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Damage from the 2004 Hurricanes in Florida brought about disputes between homeowners and insurance companies about what caused damage to homes. Conventional insurance companies pay out for wind damage and separate flood insurance policies pay for flood damage. Earlier court rulings said that insurance companies were responsible for flood damage. The Florida Supreme Court has ruled that insurance companies are not responsible for flood damage.

Just prior to the 2004 hurricanes, a South Florida district court had ruled that under Florida’s valued policy law, insurers must pay policy limits when a covered property is destroyed, even if the damage was partly caused by an uncovered peril.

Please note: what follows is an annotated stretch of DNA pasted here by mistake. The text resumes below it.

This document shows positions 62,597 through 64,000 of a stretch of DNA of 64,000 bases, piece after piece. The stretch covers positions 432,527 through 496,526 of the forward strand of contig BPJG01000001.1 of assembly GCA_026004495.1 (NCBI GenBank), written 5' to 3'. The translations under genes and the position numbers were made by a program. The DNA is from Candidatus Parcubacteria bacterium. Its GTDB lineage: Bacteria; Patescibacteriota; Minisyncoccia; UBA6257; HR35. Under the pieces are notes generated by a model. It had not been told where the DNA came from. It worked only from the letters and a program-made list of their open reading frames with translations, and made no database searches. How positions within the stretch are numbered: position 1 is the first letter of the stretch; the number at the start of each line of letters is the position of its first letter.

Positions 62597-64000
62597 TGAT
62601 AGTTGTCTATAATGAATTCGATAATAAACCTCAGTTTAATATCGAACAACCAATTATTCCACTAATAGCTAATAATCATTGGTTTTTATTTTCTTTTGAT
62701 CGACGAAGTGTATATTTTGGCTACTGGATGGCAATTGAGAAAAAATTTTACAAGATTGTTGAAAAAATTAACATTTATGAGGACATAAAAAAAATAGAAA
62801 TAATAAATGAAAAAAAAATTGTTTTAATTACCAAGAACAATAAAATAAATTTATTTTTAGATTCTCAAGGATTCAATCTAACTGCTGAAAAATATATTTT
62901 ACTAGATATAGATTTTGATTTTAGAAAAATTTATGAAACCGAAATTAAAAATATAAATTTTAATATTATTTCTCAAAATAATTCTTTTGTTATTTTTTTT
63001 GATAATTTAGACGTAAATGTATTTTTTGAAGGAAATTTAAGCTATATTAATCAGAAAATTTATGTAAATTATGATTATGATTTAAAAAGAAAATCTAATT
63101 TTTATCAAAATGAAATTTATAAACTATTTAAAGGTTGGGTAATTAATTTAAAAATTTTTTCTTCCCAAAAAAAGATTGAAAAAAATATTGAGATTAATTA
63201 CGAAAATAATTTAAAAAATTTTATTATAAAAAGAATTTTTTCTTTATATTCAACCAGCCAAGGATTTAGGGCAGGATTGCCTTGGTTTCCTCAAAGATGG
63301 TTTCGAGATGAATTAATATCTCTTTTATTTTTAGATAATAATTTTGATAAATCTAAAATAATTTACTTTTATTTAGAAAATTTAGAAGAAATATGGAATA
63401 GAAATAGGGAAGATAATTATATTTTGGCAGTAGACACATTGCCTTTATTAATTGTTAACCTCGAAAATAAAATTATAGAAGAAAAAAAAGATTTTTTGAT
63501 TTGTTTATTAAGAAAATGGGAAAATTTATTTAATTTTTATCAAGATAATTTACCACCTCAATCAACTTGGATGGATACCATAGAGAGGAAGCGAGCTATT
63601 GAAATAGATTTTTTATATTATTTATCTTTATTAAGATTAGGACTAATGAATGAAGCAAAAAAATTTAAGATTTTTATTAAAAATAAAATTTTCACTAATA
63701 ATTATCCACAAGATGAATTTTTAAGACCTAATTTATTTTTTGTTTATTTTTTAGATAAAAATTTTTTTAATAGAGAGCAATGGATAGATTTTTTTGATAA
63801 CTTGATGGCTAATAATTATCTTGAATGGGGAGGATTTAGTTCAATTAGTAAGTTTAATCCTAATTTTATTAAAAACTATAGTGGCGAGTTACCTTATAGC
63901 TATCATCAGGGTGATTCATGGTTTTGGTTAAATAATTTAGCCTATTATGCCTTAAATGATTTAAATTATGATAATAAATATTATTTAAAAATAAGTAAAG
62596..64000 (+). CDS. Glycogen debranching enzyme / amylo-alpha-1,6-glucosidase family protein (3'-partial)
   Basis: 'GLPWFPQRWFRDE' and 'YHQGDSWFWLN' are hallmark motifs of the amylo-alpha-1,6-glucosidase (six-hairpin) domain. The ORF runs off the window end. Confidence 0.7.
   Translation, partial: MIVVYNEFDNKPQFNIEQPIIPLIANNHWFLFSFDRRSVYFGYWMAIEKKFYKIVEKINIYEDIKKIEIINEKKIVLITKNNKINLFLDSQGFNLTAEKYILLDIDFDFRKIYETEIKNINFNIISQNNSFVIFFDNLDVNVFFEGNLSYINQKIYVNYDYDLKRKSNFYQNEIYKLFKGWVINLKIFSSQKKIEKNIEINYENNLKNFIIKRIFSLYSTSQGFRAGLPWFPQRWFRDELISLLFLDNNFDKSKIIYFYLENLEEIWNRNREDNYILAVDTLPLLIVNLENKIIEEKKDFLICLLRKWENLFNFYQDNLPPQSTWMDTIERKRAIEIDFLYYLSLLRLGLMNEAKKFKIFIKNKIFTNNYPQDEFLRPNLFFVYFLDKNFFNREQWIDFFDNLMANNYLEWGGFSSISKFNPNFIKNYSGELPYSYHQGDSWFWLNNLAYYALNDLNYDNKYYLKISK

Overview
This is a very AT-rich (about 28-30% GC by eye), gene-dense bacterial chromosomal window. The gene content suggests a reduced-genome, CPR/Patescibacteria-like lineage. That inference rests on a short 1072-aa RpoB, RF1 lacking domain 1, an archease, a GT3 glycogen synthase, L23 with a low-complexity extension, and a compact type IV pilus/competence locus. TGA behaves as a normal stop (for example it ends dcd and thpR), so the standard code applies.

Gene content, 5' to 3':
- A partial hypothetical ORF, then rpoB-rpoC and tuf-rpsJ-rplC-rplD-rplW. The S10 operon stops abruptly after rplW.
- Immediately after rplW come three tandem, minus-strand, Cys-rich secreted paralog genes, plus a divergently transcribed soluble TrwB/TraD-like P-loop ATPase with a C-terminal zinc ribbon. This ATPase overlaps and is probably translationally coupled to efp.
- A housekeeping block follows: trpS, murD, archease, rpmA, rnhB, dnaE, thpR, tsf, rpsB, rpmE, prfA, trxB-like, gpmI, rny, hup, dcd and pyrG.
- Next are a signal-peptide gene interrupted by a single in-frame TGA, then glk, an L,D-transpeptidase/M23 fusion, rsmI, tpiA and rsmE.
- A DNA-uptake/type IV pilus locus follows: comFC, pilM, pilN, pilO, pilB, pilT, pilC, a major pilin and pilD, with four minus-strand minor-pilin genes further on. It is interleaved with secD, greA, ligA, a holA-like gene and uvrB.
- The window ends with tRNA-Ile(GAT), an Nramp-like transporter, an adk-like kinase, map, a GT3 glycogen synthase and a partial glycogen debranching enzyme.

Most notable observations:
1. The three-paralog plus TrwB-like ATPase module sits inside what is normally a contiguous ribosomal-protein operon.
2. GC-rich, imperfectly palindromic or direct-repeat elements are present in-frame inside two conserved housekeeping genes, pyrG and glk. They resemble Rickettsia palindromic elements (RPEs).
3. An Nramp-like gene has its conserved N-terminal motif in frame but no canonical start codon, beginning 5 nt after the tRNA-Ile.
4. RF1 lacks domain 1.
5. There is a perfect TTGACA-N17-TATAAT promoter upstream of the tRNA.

The so-called Mierzwa ruling exposed Florida’s insurance industry to massive losses in the 2004 storms, and prompted the industry to ask the Legislature to rewrite the state’s insurance laws to their favor.

Hundreds of insurance cases will now have to prove what percentage of damage to a home was caused by the wind. That may prove difficult in cases where there is nothing left to the home.

If you would like to read more about hurricane damage, please visit InjuryBoard’s Hurricane Damage information page.

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